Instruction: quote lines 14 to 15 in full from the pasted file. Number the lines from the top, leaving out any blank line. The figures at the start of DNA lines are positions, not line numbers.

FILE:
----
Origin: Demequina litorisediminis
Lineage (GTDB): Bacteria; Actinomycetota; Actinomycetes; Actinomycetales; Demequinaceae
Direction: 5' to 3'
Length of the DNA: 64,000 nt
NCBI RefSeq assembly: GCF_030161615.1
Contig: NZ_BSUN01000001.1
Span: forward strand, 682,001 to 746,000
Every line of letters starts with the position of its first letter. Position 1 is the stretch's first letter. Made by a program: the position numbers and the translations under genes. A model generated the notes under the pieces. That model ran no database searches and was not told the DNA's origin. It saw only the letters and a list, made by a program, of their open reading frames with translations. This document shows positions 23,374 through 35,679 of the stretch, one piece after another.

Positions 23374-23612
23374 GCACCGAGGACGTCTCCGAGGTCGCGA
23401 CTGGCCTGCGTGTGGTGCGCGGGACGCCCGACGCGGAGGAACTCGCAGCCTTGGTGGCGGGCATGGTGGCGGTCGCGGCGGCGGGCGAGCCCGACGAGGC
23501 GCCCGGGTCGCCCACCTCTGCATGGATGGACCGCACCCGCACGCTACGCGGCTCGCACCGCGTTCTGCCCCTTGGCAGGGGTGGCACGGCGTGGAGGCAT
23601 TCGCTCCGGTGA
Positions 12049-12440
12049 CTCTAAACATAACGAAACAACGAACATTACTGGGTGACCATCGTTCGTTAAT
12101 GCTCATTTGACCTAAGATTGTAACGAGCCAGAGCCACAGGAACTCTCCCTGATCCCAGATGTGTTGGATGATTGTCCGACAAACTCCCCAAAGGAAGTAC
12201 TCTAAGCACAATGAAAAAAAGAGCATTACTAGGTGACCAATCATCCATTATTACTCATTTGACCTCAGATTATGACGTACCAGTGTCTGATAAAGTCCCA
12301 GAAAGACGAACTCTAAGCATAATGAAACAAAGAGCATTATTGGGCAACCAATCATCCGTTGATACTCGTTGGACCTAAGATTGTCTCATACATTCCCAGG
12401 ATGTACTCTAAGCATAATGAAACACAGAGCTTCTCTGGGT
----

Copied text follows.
Positions 12049-12440
12049 CTCTAAACATAACGAAACAACGAACATTACTGGGTGACCATCGTTCGTTAAT